As Graceful as a spring flower

Ben over at the daily post has chosen ‘Graceful’ for this weeks photo challenge, this is what he said.

Gracefulness is a tricky quality — it manifests itself as an effortless, subtle harmony between a subject and its environment.

Personally, there are few things I find more graceful than spring flowers. During the dark months of winter, I long for little signs that they are beginning to emerge from the earth, or burst from seemingly dead twigs. It makes my heart sing when I spot new growth.

grace2Of course there are always the hellebores, generous and voluptuous as they parade in the shade.

grace3Some tilt their heads to any flash of sun they can, while others, more shy, make you bow down to greet them.

grace5A little later, the wonderfully graceful Acers arrive at the ball, stylishly clothed in tropical pink and lime green, effortlessly attracting attention.

grace4Tulips are so cheerful and bold, this one looks excited, like it’s waving it’s arms to the world, shouting ‘look at me, look at me, I’m doing my spring dance!’

grace1Anyone who knows me would guess that this last pic, of the first flower of the year isng flower my favourite. Faithfully, every January the snowdrops reappear like little virgins in tutus, surely the most graceful of all!

Are you posting something graceful this week?

 

 

September: Flower Portrait

Jude asks for a single picture of either a favourite flower or an unusual one for September’s challenge. As I failed miserably to find an entry last month, I was determined to make it this time. So yesterday, I had a flying visit to Killerton to see what was on offer in their late summer border.
I’ve never been a particular fan of Canna Lily’s, but at this time of year they make a bright, bold statement in the border. The delicate petals of this one, Canna Indica I believe, attracted my attention.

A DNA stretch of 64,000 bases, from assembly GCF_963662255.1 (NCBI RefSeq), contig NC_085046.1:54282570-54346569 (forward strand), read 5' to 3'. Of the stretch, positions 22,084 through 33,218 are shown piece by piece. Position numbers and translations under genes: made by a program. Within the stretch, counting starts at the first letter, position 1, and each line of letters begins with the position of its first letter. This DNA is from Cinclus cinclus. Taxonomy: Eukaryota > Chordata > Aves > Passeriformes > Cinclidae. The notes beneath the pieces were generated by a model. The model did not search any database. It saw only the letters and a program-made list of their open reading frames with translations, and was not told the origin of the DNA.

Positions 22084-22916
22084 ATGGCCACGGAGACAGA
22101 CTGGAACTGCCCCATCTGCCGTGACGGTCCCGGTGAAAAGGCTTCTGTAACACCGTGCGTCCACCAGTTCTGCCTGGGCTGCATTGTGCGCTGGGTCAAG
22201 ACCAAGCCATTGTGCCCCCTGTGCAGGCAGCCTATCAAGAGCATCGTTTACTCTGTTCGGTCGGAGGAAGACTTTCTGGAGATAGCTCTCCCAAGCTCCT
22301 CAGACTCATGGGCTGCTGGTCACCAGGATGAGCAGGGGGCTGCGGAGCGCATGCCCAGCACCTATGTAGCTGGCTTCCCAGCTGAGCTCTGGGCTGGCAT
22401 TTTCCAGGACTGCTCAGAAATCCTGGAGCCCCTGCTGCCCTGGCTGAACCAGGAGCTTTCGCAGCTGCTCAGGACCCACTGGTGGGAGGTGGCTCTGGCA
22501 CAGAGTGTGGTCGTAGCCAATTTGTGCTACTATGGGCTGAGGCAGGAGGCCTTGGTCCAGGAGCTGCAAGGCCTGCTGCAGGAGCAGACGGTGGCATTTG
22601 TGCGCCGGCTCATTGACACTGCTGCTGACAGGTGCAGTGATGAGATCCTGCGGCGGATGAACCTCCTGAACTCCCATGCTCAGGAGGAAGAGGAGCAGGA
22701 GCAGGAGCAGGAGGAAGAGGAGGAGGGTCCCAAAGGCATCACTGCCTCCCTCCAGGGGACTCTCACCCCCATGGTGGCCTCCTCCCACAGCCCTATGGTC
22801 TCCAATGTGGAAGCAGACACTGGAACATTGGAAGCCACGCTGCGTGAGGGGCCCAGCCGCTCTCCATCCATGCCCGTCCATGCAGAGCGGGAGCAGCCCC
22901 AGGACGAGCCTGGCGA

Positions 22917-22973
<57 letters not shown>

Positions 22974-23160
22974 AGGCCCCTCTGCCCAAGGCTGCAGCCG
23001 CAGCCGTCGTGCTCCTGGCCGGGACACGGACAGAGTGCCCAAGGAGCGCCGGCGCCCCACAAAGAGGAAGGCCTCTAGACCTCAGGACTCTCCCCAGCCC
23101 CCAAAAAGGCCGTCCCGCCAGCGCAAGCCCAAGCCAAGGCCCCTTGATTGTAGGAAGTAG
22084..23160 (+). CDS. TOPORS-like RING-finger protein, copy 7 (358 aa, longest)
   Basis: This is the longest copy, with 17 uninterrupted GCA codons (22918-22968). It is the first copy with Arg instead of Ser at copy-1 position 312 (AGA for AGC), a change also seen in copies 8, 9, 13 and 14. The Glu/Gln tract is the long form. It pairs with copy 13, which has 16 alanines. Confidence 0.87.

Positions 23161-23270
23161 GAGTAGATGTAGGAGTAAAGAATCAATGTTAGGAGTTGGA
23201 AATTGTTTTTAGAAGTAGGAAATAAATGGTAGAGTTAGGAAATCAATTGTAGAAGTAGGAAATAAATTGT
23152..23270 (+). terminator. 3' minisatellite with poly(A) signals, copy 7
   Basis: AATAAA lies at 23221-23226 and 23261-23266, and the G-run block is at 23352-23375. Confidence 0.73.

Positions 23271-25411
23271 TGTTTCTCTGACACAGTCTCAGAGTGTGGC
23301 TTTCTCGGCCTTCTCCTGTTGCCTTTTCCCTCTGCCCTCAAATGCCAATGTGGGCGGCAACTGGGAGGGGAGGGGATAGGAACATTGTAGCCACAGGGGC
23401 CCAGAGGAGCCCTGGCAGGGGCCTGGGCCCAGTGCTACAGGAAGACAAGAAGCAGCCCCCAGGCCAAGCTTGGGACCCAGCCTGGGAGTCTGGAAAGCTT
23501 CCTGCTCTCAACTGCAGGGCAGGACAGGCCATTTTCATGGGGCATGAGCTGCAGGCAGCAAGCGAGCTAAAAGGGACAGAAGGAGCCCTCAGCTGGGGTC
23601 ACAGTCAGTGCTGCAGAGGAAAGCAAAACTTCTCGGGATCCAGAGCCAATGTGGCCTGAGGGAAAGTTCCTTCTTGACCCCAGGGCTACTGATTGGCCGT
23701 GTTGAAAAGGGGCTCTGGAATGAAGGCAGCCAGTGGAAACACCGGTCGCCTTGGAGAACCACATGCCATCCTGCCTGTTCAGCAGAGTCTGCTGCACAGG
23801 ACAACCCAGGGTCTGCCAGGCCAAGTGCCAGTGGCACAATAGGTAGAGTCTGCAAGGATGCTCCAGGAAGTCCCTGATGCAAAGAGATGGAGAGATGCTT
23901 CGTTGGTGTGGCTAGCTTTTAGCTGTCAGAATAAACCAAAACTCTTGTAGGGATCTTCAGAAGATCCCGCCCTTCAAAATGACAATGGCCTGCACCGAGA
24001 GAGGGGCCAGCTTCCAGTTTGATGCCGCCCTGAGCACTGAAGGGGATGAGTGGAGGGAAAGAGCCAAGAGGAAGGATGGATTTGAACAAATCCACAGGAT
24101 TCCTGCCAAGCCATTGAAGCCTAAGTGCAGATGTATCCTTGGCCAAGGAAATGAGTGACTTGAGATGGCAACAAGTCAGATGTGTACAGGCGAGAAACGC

You can join Jude’s challenge here, and you have until the end of September to showcase a single flower.

I’ve waited patiently

For these tiny house leek flowers to open. Each flower is just two centimetres across from petal to petal, and the detail is a masterpiece of nature.hl2

 

hl1

 

hl3Taken this morning before the sun was too bright, I think they were worth waiting for. You can click for a bigger view.

If you like photographing details, Jen H would like to see, over at the Daily Post.

The Beginning and End of a Garden Day

Last Sunday my friend picked me up to take me for a birthday trip. It was a very grey day, and the direction we took meant that the forecast rain was inevitable. It was quite odd to be in the passenger seat, Sue isn’t an enthusiastic driver so I’m usually behind the wheel even in her car. This is the road across Dartmoor.

Dartmoor roadIt doesn’t look promising does it?

Our actual destination doesn’t have any café facilities, and it was already 11.45 so we stopped off at Buckland, for coffee and halfsies on a piece of Bakewell tart.

beamsThe restaurant at Buckland has the most interesting old beams.

bucklandNational trust plant centres are always tempting but I knew there would be more interesting choices later on.

Now just play nicely together for a little while, because I’m not taking you where I went just yet, there are too many photos and I have to try to choose some okay ones from the endless blurred rainy day ones.

Three hours have passed and we’re back at Buckland, too late for a hot lunch or sandwich, but starving, thank goodness for a cheese and onion pasty! Then it’s outside for a stroll. It’s still grey but here are some cheerful stars.

dah1and a pretty garden wall and fence.

over the fence

with a very formal Elizabethan garden.

gardenThe last time I visited Buckland Abbey it was April and there wasn’t much to see in the garden at all. This time I mainly saw purple, pink and magenta.

Even around the corner in the border to the side of the Abbey.

border

Thank you Buckland for providing the contrast in the middle of my day!